Skip Navigation LinksMotivational-Interviewing-Effect-on-Overweight-Childrens-Diet-Activity-and-Media-Use-at-2-Year-Follow-up

aaa print

Motivational Interviewing Effect on Overweight Children's Diet, Activity and Media Use at 2 Year Follow-up


Alison Bocian, MS1, Ken Resnicow, PhD2, Donna Harris, MA1, Robert Schwartz, MD3, Linda Snetselaar, PhD, RD4, Esther Myers, PhD, RD5, Jacqueline Gotlieb, MD1, Susan Woolford, MD, MPH2 and Richard Wasserman, MD, MPH1, 6. 1Pediatric Research in Office Settings (PROS), American Academy of Pediatrics, Elk Grove Village, IL, United States; 2University of Michigan, Ann Arbor, MI, United States; 3Wake Forest University, Winston-Salem, NC, United States; 4University of Iowa, Iowa City, IA, United States; 5Academy of Nutrition and Dietetics, Chicago, IL, United States and 6University of Vermont, Burlington, VT, United States.


Primary care interventions to address lifestyle behaviors related to pediatric overweight and obesity have had limited success. It is unclear whether Motivational Interviewing (MI) could impact behavioral outcomes in the long-term.


Assess the impact of brief MI counseling on family diet, activity and media use for overweight and obese children during a 2-year period.


Data were collected as part of a 2-year national randomized controlled trial in 41 PROS practices to test use of MI vs. usual care among children ages 2-8 with BMI percentiles ranging from the 85th-97th. The 3-arm design included a usual care group (G1) (n=10 practices; n=198 parent/child dyads); MI delivered by pediatricians (PED; G2) (n=16; n=212); or MI delivered by PED plus registered dietitians (RD; G3) (n=15; n=235). After 2 years, 70.6% patients were retained and 457 included in the analysis. Analysis compared the post-intervention levels of parent-reported behaviors for their children's daily: fruit/vegetable servings; sweetened beverages servings, hours of physical activity and hours of screen time. Data were analyzed using logistic regression adjusting for cluster randomization practice effects and baseline covariates.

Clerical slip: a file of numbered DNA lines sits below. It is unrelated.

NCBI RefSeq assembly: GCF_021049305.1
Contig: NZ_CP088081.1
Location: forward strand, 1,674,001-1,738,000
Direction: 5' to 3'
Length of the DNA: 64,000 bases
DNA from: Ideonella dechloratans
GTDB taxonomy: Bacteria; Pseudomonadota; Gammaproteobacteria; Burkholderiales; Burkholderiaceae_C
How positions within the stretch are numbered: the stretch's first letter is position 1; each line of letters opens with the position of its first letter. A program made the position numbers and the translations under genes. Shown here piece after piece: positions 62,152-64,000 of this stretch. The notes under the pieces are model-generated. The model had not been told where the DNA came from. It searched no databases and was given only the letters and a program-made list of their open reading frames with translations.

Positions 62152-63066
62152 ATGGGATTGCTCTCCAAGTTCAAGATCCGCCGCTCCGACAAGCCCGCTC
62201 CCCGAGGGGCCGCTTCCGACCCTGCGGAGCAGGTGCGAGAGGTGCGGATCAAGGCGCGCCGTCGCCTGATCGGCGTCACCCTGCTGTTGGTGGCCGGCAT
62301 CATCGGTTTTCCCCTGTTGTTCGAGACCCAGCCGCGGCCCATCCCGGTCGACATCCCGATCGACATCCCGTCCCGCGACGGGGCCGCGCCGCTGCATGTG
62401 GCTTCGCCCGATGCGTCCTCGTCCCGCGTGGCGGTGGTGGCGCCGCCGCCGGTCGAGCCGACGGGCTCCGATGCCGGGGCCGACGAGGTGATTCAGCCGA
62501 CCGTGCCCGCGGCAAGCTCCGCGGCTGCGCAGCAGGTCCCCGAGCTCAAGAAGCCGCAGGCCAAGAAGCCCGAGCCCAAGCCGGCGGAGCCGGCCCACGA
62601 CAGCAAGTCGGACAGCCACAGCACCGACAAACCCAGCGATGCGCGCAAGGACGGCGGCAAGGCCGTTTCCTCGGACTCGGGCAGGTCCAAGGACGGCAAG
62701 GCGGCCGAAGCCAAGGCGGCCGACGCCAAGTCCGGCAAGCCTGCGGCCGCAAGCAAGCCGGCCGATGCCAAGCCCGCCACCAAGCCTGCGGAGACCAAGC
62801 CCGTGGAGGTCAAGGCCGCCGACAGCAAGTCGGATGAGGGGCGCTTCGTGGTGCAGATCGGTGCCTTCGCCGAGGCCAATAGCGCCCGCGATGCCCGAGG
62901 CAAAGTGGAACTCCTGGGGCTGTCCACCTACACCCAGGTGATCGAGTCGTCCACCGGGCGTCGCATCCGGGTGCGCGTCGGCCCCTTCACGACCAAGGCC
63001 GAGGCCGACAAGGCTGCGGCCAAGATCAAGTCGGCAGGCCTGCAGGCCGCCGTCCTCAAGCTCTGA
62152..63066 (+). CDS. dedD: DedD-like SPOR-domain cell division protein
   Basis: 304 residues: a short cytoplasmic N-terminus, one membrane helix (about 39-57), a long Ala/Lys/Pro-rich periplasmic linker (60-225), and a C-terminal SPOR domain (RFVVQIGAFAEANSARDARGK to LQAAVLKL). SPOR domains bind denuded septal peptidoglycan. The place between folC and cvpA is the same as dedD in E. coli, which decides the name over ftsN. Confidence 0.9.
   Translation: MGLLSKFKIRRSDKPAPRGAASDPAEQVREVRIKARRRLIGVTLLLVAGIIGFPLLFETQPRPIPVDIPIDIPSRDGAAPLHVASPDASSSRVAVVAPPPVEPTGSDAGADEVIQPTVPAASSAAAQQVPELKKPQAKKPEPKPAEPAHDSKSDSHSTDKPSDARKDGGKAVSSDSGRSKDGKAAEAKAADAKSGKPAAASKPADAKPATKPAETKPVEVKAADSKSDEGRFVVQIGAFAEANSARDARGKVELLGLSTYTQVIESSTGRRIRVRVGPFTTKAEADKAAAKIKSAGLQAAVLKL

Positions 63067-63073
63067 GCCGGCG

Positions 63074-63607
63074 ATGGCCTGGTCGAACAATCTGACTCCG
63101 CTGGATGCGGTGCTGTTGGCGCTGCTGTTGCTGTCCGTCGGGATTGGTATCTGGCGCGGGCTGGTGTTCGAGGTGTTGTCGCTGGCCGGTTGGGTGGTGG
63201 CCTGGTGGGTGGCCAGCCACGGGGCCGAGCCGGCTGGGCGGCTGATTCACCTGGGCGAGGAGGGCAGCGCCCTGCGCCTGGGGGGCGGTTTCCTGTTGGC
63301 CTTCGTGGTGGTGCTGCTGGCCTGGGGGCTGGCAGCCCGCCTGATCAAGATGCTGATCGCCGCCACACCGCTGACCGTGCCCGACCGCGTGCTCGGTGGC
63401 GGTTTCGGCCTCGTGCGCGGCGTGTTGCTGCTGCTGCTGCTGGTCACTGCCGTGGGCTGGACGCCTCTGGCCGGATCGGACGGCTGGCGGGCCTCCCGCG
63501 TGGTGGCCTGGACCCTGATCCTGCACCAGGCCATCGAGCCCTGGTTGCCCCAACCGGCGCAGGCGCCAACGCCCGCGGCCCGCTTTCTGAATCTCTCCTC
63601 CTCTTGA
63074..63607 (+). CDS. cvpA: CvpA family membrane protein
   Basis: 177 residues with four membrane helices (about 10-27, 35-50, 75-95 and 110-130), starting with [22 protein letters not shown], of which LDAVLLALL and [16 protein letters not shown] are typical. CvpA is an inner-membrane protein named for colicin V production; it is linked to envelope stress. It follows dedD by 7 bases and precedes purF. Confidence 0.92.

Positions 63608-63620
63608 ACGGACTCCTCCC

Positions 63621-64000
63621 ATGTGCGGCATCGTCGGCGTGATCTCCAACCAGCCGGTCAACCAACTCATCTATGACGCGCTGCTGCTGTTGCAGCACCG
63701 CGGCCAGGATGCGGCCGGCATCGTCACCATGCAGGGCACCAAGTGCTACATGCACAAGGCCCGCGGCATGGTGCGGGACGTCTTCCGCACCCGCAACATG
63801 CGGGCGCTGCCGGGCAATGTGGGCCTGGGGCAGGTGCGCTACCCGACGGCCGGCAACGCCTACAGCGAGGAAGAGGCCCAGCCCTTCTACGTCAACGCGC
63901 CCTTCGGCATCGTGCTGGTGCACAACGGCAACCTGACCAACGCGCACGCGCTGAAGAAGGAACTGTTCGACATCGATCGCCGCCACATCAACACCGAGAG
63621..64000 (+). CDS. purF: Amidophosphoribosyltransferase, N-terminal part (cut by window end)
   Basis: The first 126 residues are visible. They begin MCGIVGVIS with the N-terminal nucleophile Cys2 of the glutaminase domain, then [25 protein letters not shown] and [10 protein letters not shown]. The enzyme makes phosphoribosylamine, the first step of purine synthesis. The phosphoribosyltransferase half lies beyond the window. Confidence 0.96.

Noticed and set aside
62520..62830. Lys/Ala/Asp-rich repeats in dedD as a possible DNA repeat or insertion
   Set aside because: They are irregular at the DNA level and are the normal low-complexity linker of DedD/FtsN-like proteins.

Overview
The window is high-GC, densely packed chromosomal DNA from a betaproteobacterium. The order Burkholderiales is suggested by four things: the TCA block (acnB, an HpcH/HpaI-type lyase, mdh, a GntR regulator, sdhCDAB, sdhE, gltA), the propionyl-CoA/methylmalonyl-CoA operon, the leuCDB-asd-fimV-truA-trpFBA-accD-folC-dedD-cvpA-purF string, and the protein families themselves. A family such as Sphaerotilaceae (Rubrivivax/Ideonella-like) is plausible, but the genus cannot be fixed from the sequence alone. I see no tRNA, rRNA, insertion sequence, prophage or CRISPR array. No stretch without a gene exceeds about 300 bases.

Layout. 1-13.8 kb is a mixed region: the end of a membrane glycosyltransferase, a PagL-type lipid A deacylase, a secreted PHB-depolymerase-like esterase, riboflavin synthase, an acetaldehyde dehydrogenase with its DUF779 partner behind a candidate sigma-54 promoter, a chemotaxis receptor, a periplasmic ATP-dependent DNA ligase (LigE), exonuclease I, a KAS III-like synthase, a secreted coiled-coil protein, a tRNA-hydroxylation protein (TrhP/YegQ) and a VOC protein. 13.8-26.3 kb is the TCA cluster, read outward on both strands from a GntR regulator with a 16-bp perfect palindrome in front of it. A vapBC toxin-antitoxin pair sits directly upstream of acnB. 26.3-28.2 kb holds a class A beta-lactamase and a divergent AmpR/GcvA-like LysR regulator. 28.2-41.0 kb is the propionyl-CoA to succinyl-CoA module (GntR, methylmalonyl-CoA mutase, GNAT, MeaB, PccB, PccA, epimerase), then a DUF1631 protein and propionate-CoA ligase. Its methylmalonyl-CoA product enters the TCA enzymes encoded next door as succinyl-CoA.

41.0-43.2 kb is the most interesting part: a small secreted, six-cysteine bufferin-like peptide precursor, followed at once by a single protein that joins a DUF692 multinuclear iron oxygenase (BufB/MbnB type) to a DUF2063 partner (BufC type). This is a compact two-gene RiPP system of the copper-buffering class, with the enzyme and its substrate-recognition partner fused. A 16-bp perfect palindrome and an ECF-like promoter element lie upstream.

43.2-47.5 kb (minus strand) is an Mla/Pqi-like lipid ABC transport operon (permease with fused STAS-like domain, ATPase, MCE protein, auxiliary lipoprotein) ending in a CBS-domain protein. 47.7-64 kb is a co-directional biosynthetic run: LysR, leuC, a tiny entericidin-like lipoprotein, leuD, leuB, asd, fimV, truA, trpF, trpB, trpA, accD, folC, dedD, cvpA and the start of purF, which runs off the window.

Fruit/vegetable intake at post-intervention was significantly greater (p <.05) for G3 (MI delivered by PED/RD) than G1 (usual care). G3 also had significantly less (p <.05) daily screen time compared to both G1 and G2 (MI delivered by PED only). No significant differences were observed between groups for the sweetened beverage or physical activity behaviors.

​​Impact of Brief MI on Behavioral Outcomes at 2-year Follow-up
​Study Group (G)Fruit/Vegetable Servings p/daySweetened Beverage Servings p/day​​Physical Activity Hours p/dayScreen Time Hours p/day​
​G1 Usual Care​3.8§​1.3​2.1​2.5
​G2 Pediatricians​4.1​1.3​1.9​2.4†
​G3 Pediatricians & Dietitians​4.3§​1.0​2.1​2.2¶†
§¶†Groups with matching superscript significantly differ p<.05; ^ Adjusted means for age, race, sex, baseline value and practice effects (clustering) ​ ​ ​ ​


A brief MI intervention delivered by primary care pediatricians and dietitians was associated with positive changes to selected health behaviors at 2 year post-intervention follow-up. Results suggest that MI may promote healthier habits among overweight and obese children.